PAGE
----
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desalasworks presents:

a selection of works by steven de salas

Object-Oriented JavaScript Inheritance

This is simple but crucial stuff in JavaScript. Its easy to forget how to do object-oriented inheritance from scratch when you are dealing with several JS frameworks and each of them has pre-built methods that support this functionality in a slightly different way.

JavaScript is a functional language that uses prototypal inheritance. That means you can use classical inheritance such as that supported by Java and C#, however you need to be disciplined about the way you write code and need do a couple of things every time you add a class to your type hierarchy.

When creating a new class, we are essentially creating a function and assigning a new instance of another function as the prototype. This is the basis of ‘prototypal’ inheritance, ie. if you are dealing with ‘Dog’ type that inherits from an ‘Animal’ class, the template for your dog is a newly created instance of animal.

For Example:

// Create a new class called 'Animal'
var Animal = function() {};

// Create an instance of the 'Animal'
var anAnimal = new Animal();

// Create a class called 'Dog'
var Dog = function() {};

// Assign the template
Dog.prototype = anAnimal;

// Instantiate the dog
var lassie = new Dog();

Abstracting inheritance

I’ve created a simple static method called ‘extend’ on the Object class. Most frameworks do this in one shape or another (ie ExtJS uses Ext.extend(), John Resig likes to use Class.extend() method, Mootools uses new Class(properties) approach etc).

A ‘static’ method means that only the ‘Object’ class template will have it, so we do not pass it over to our children through inheritance. See the following code:

// Create a static 'extends' method on the Object class
// This allows us to extend existing classes
// for classical object-oriented inheritance
Object.extend = function(superClass, definition) {
    var subClass = function() {};
    subClass.prototype = new superClass();
    for (var prop in definition) {
        subClass.prototype[prop] = definition[prop];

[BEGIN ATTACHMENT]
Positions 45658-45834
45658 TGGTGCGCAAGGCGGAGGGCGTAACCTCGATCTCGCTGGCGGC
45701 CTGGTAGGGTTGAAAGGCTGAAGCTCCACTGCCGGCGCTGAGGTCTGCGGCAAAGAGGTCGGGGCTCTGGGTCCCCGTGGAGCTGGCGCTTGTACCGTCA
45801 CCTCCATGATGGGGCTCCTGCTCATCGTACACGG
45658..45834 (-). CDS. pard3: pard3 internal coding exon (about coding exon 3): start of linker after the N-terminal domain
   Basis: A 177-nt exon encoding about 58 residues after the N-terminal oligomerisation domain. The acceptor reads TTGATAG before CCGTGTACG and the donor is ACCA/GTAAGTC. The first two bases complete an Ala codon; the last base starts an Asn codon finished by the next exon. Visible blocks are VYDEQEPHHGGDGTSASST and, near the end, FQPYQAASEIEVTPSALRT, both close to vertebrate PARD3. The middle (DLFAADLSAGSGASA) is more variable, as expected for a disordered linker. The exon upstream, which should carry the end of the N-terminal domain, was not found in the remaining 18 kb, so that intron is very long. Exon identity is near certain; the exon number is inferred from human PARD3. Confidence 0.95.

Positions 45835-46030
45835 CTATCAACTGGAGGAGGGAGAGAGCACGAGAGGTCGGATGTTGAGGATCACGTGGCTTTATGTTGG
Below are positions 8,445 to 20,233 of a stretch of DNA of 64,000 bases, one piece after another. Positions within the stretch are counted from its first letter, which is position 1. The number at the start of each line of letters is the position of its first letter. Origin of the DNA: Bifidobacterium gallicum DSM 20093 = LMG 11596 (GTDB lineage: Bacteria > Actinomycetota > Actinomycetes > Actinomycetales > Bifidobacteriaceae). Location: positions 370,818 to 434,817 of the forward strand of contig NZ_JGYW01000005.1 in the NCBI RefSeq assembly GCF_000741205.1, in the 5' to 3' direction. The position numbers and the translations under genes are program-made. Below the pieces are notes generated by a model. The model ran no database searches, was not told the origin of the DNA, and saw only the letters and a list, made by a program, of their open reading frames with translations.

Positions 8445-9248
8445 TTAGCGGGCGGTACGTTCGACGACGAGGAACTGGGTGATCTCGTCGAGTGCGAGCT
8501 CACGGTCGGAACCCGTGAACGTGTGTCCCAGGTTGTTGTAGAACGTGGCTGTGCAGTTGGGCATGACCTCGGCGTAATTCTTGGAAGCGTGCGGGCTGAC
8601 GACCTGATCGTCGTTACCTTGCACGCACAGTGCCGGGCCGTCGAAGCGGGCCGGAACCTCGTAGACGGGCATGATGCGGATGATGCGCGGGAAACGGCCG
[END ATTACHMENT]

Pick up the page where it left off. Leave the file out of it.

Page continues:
}
    return subClass;
};

This allows us to simplify the process of using object-oriented inheritance by abstracting the prototype assignment into this separate function call.

// Create an 'Animal' class by extending
// the 'Object' class with our magic method
var Animal = Object.extend(Object, {
    move : function() {alert('moving...');}
});

// Create a 'Dog' class that extends 'Animal'
var Dog = Object.extend(Animal, {
    bark : function() {alert('woof');}
});

// Instantiate Lassie
var lassie = new Dog();

// She can move AND bark!
lassie.move();
lassie.bark();

Adding Constructors

But, we seem to have forgotten one thing. What about constructors?

JavaScript uses the function itself as the constructor for a new object. Thus, when we created the Animal object above we could have simply added some sample code to its constructor as follows:

// Assign the name of the animal when it gets instantiated
var Animal = new function(name) {
  this.name = name;
}

var lassie = new Animal('Lassie');
alert('My pets name is: ' + lassie.name);

Thus we can augment our class creation methodology using the same idea:

// Create a 'Subclass' with a constructor
var SubClass = Object.extend(SuperClass, {
    constructor: function(parameter) {
        this.x = parameter;
    },
    method1: function() {
        // ...
    }
});

// Instantiate it
var subClass = new SubClass('value');
alert(subClass.x);

In order to allow this kind of notation, we can modify our ‘extend’ method to take care of this special ‘constructor’ function. This is done as follows:

// Create a static 'extends' method on the Object class
// This allows us to extend existing classes
// for classical object-oriented inheritance
Object.extend = function(superClass, definition) {
    var subClass = function() {};
    // Our constructor becomes the 'subclass'
    if (definition.constructor !== Object)